Okta’s chief security officer said the result of the hack was ‘significantly less’ than the maximum potential impact the company shared last month.
Okta said its investigation into a January data breach shows hackers gained control of a workstation for 25 minutes, during which time they accessed two customer accounts.
The tech company began the investigation after hacker group Lapsus$ shared screenshots on 21 March suggesting the group gained access to Okta customer accounts in a breach. The company said it looked at a five-day window in January, with the maximum impact being 366 affected customers.
In a report shared yesterday (19 April), Okta chief security officer David Bradbury confirmed that a threat actor actively controlled a single workstation used by a Sitel support engineer on 21 January, which gave access to Okta resources.
Bradbury said two active customer tenants were accessed during this time within the SuperUser application. He added that the hacker was also able to view “limited additional information” in certain applications like Slack and Jira.
Okta has not named the two customers impacted but said they have been notified of the incident.
The access management software company has more than 15,000 customers, including DCC, Engie, ITV, Renault, Siemens, Plan International, Slack and Pret a Manger.
Based on the forensic report, Bradbury said the threat actor was unable to perform any configuration changes, password resets, or customer support impersonation events.
“While the overall impact of the compromise has been determined to be significantly smaller than we initially scoped, we recognise the broad toll this kind of compromise can have on our customers and their trust in Okta,” Bradbury said.
In a report last month that listed a timeline of events related to the hack, Bradbury revealed that he was “greatly disappointed” by Okta’s delay in getting an investigative report after the incident.
In the most recent update, Bradbury said Okta has terminated its relationship with Sitel as a result of the hack and is taking measures to improve its third-party risk management.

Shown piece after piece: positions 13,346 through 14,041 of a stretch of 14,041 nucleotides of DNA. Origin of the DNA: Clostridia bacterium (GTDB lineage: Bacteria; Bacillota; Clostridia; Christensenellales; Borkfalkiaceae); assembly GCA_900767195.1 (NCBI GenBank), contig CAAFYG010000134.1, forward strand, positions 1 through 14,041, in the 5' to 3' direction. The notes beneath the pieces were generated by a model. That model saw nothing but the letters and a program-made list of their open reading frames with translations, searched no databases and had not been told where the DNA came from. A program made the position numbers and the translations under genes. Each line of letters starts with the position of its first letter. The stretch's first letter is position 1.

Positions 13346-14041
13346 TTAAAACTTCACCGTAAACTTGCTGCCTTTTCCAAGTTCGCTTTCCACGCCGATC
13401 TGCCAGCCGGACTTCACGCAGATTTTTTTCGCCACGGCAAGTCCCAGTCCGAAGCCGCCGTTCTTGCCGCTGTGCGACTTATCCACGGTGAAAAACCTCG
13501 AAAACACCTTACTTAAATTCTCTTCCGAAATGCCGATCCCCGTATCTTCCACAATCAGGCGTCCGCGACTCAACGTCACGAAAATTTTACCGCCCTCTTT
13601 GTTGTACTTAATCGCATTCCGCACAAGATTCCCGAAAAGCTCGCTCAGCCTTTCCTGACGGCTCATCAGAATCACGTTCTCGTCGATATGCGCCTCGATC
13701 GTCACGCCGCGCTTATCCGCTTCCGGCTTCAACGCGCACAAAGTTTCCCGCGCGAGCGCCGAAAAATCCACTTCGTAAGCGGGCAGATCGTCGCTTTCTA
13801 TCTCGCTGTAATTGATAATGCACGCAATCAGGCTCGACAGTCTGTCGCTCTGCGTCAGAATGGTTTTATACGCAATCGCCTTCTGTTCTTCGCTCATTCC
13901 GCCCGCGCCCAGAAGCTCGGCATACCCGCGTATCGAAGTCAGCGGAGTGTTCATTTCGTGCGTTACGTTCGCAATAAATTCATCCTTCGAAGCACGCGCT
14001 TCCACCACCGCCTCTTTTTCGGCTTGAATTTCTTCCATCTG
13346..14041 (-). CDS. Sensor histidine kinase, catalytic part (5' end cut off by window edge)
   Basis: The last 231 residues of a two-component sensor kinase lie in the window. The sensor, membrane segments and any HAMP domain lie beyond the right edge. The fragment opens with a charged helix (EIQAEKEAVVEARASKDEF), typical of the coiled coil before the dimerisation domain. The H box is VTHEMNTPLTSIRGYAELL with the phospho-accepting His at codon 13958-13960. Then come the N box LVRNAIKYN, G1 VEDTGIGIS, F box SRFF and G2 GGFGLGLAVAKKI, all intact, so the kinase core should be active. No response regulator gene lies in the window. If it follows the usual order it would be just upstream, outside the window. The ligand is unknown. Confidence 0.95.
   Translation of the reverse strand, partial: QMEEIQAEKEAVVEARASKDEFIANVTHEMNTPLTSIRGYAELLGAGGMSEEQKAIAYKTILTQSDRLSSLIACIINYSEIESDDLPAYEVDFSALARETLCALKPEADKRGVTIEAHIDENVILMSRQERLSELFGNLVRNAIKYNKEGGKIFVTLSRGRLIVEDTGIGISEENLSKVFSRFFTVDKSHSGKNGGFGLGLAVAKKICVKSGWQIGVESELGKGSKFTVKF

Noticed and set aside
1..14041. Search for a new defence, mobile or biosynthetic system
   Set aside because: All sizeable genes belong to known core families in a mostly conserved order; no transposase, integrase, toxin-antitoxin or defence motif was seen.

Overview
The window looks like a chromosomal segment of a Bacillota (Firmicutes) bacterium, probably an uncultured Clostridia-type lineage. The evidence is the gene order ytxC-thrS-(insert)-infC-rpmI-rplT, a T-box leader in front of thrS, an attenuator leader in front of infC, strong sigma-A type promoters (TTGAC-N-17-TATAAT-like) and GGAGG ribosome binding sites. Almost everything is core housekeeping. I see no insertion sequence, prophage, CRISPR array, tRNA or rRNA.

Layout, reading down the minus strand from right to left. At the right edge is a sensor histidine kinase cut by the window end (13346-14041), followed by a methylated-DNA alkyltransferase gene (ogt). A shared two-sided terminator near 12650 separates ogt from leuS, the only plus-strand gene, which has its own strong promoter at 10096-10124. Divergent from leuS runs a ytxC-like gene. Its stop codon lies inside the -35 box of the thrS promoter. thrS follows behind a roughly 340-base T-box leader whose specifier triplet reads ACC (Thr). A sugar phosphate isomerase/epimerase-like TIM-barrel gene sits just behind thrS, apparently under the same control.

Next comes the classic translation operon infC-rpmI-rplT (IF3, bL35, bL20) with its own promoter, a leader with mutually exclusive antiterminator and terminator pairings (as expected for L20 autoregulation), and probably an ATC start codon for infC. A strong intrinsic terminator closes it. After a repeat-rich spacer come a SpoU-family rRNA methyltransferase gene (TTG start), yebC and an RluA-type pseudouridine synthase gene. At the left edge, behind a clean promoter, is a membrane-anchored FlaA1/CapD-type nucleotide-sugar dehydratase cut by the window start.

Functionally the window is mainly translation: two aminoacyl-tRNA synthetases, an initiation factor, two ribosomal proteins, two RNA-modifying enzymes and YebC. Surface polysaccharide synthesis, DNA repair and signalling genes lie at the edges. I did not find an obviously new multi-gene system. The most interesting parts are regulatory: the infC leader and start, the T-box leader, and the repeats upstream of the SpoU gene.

Lapsus$ is a relatively new hacker group but has made waves in recent months for claiming to be behind a string of high-profile hacks.
In February, chipmaker Nvidia suffered a cyberattack that was claimed by Lapsus$. The group said it had files on Nvidia GPU drivers, which could allow hackers to turn every Nvidia GPU into a bitcoin mining machine.
A week later, the group claimed that it leaked almost 190GB of data from Samsung. Last month, it sent a smirking face emoji to a news link related to a Ubisoft hack, which may have been the group taking responsibility for that cyberattack.
Its most recent hacking claims were related to Okta and Microsoft, with both companies confirming data breaches on 22 March.
Towards the end of March, authorities in the UK said they arrested several people in connection with the cybercriminal gang, with a teenage boy in Oxford suspected of being one of the masterminds of the group.
According to an in-depth report into the group by investigative journalist Brian Krebs, at least one member of Lapsus$ may also have been involved in the cyberattack on game maker EA last year, which saw hackers making off with source code for some games.
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